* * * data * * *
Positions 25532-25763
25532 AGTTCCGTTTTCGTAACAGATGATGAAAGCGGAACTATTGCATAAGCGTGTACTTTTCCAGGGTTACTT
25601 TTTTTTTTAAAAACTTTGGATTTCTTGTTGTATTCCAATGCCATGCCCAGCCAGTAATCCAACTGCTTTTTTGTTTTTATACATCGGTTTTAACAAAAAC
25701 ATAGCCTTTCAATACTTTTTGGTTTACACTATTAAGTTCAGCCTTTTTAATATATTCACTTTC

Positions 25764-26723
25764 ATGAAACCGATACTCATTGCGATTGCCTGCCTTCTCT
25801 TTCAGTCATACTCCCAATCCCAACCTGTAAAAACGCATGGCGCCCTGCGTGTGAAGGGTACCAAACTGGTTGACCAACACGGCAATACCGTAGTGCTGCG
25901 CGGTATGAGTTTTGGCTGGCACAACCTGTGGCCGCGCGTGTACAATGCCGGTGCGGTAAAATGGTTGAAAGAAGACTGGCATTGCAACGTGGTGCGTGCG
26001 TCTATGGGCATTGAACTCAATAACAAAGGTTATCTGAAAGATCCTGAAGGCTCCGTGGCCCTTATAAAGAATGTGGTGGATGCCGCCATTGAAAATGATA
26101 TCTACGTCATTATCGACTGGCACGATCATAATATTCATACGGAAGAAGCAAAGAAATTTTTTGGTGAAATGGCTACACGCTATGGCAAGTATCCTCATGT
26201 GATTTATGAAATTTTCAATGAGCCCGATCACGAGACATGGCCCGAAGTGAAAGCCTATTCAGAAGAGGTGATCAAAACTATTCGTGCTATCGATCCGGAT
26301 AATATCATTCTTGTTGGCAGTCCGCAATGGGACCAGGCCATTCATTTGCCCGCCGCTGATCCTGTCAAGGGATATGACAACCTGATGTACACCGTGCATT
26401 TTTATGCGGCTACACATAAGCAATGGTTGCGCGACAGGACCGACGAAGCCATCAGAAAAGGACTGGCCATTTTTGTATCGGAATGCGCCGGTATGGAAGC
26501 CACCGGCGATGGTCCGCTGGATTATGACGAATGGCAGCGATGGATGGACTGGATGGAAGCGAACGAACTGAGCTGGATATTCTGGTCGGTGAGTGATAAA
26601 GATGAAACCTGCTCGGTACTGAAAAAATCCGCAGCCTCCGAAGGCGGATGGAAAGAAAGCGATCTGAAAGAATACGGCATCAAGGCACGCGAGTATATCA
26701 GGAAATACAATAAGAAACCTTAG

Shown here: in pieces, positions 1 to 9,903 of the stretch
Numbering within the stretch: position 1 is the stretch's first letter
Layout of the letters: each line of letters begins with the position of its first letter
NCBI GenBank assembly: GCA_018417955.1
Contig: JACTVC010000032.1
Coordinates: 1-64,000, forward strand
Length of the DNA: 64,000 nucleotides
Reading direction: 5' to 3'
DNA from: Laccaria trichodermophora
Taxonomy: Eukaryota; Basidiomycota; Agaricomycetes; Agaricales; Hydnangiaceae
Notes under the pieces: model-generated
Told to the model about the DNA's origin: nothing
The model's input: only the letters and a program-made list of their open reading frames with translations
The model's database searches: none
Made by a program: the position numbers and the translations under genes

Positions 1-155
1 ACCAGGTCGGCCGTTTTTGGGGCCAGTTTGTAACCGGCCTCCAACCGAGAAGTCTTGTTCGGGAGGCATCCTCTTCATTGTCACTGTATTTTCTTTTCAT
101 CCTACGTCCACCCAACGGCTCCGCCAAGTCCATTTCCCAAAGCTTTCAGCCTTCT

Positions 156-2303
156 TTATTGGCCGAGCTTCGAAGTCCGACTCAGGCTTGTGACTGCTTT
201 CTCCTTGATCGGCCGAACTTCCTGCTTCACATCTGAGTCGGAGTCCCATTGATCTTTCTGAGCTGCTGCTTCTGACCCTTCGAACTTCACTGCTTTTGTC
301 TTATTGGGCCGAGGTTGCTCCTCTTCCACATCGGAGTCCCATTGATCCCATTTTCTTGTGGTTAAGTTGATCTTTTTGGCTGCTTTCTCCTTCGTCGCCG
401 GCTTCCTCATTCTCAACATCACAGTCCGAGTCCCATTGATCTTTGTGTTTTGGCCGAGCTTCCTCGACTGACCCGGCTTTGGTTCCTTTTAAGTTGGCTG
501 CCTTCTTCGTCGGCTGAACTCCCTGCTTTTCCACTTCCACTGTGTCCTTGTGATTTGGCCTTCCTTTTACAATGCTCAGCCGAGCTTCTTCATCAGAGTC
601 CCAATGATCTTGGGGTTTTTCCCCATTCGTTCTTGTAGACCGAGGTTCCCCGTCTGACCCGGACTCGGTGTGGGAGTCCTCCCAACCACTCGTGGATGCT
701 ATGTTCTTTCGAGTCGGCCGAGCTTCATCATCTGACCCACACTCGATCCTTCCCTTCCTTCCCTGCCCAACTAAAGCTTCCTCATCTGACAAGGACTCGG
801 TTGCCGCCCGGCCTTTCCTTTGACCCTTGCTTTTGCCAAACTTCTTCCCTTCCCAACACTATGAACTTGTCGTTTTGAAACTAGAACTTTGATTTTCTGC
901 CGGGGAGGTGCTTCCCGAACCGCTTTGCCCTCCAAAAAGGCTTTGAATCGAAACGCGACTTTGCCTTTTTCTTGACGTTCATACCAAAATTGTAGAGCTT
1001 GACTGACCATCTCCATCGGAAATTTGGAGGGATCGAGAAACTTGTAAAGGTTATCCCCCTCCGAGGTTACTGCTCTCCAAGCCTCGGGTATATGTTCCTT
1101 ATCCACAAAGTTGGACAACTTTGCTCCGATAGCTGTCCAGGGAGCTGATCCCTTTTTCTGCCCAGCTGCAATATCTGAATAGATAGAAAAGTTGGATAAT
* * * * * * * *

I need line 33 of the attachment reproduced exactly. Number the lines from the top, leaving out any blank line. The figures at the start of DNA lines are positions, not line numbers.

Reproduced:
1 ACCAGGTCGGCCGTTTTTGGGGCCAGTTTGTAACCGGCCTCCAACCGAGAAGTCTTGTTCGGGAGGCATCCTCTTCATTGTCACTGTATTTTCTTTTCAT